As always, lots of questions to answer and not nearly enough time or space to do so.
I'm sure you've heard of this, but what do you think of the campaign (voteforrory.com) to get Canucks D-man Rory Fitzpatrick into this year's NHL All Star game?
Also, do you think the way they did the voting this year was fair? I personally think the Vote For Rory campaign is entertaining and I would actually like to see it work. It seems to be a pretty big movement with NHL fans all over the Internet, so many people are behind it.
Supposedly the NHL is ignoring the movement and not accepting write-in votes for Fitzpatrick. Do you think the Rory votes should be counted, or do you think it is unfair that the voting may be swayed due to the Rory campaign (not to mention the fact anyone can vote as many times as they want online), therefore possibly replacing a more Â“talentedÂ” player?
I would like to see them allow the votes and shake things up a bit, as it would definitely make for a good story in Dallas this year. I just wanted to know your thoughts on this.
Lauren B., Seattle, Wash.
Here's my biggest problem with the whole scenario: I couldn't care less about the All Star Game.
With very few exceptions Â– Owen Nolan in 1997, pointing at Dominik Hasek and scoring his third goal of the night; Wayne Gretzky in 1983, putting up four in less than 13 minutes; Pavel Bure saying Â“to hell with itÂ” in 2001 and leaving while the game was still on Â– the highlights are few and extremely far between. I wouldn't say I'd rather watch paint dry, but choosing between the two options would take up more than a couple minutes.
That said, if people are getting a kick out of it, it's fine by me. After the misery of the lockout, NHL fans are owed a few laughs at the league's expense.
What do you think the main reasons are for Calgary and Ottawa's terrible start to the season?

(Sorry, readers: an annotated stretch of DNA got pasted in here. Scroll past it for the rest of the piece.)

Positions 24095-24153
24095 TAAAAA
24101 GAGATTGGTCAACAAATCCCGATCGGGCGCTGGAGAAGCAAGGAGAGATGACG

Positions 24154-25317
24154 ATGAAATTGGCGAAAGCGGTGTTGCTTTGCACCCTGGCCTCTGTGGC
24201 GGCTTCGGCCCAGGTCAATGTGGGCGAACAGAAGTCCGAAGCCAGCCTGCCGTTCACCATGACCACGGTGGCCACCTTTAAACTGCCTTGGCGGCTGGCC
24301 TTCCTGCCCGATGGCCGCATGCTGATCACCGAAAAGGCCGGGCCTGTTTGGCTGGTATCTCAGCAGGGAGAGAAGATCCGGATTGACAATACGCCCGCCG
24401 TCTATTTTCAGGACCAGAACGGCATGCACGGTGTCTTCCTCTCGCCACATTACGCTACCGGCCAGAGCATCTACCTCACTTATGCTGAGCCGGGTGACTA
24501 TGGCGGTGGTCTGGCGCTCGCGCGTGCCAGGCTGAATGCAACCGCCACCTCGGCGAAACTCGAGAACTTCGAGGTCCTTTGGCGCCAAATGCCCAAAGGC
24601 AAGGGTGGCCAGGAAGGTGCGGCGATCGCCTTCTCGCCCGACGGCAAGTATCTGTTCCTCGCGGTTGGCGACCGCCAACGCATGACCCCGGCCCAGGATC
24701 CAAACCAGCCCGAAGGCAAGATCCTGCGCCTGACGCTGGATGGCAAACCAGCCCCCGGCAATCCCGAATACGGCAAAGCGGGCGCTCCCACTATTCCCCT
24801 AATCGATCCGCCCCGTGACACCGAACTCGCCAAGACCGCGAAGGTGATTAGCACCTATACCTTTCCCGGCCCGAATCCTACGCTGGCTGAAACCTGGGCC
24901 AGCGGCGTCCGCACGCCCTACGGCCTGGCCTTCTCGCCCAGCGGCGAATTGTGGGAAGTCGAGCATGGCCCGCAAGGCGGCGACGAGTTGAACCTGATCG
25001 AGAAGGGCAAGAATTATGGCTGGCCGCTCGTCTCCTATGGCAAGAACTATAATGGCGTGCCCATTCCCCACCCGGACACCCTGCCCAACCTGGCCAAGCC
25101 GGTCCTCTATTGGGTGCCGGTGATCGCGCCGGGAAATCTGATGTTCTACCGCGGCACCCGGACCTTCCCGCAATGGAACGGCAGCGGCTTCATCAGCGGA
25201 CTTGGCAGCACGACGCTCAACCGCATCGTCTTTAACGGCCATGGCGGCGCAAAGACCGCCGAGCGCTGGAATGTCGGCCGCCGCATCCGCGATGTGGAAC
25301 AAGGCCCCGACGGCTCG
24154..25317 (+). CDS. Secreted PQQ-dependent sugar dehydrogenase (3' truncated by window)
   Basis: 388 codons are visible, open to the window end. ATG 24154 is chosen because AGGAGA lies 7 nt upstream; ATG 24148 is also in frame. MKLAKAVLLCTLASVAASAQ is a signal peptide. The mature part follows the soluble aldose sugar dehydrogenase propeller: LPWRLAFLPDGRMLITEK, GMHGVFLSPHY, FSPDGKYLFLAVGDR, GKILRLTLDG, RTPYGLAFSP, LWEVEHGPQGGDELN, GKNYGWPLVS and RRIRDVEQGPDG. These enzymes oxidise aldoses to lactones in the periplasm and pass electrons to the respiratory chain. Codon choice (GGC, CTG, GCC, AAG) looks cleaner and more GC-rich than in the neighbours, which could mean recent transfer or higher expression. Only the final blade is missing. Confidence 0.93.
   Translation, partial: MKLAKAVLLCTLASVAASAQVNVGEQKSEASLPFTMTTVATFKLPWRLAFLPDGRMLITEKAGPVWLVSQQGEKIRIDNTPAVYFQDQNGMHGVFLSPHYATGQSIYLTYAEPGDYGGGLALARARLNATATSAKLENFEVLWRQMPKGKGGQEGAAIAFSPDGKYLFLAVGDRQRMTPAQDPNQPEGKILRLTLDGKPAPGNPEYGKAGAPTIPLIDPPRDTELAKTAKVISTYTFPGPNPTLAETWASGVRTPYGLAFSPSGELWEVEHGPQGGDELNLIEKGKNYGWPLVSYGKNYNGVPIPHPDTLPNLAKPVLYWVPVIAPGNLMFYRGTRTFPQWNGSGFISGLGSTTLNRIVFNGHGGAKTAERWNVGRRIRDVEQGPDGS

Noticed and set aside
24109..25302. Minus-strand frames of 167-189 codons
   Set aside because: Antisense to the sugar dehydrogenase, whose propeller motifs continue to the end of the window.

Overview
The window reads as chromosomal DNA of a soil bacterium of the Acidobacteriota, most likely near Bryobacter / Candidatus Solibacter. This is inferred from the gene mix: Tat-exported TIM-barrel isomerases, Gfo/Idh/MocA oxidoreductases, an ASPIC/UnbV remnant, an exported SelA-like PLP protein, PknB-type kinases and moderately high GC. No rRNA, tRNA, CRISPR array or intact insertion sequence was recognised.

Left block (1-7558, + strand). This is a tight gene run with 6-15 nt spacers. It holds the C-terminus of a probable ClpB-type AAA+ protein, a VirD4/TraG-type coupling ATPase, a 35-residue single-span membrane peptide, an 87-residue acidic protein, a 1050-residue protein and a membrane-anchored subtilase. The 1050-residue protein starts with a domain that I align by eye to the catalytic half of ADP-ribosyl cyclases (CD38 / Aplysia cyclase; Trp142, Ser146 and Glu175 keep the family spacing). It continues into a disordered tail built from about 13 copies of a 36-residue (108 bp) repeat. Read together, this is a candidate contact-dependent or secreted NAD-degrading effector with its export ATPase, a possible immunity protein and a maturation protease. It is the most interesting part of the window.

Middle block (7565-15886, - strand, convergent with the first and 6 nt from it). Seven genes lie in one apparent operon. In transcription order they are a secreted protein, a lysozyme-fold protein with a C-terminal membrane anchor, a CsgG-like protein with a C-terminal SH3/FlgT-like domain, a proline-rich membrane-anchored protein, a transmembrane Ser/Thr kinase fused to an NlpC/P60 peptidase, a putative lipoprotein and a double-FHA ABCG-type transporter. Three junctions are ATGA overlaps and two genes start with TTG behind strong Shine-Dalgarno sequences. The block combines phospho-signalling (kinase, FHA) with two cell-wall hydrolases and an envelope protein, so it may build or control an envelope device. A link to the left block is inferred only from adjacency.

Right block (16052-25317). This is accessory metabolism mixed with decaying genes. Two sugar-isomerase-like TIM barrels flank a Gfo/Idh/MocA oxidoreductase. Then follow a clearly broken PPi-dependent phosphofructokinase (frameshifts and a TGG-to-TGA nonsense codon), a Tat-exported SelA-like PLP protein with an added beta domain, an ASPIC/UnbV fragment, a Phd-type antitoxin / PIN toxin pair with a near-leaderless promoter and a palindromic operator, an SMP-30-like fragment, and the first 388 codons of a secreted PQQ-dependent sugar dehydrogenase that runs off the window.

Jeff Brideau, Petawawa, Ont.
Calgary's bad start was all about defense. When they allowed their opponents at least three goals in nine of their first 12 games, they lost every one. In the three games they won, they allowed just three.
And since those first dozen games, the Flames have won eight and lost three, allowing 19 total goals over that span. The offense has improved, but there's still no doubt as to the philosophy that drives this franchise.
Ottawa's defense also struggled out of the gate, but it affected the Senators differently than it did the Flames. Ottawa's offensive attack is much like Buffalo's Â– slick-skating, originating from the passes of mobile, puck-moving blueliners Â– but the difference is, Buffalo has Ryan Miller, while the Sens have the very charitable Martin Gerber.
And since Ottawa's skaters could see what everyone else could see Â– you know, that Gerber couldn't stop a globe from getting into a hairnet Â– their chance-taking tendencies took a nosedive. Thus, they couldn't score and couldn't stop goals from being scored. But thanks to Ray Emery, that confidence is back and they're burying the biscuit with great frequency again.
Let's put fantasy hockey aside for a moment and discuss something important: Columbus. Nash, Zherdev, Carter, Modin, Vyborny, and Foote.
All are proven scorers (minus Foote who is supposed to quarterback the power play). They also have other players with great potential like Klesla and Brule. So why does Columbus have the fewest goals scored in the league?
And may God save them.
First of all, let's separate the wheat from the chaff. I think the Jackets have some real gems (Nash, Zherdev, and once he gets some miles on his meter, Brule), but I think there's some major-league overestimating going on with Klesla and some minor-league overestimating going on with Vyborny and Pascal Leclaire.
As well, Adam Foote might have been a No. 1 defenseman five years ago, but he isn't anymore and shouldn't see nearly as many minutes as he's currently seeing.
Carter and Modin have some value, but overall, this is a team that's believed its own hype for too many years until the bottom fell out this year. And they may have to make more major repairs to set things straight.
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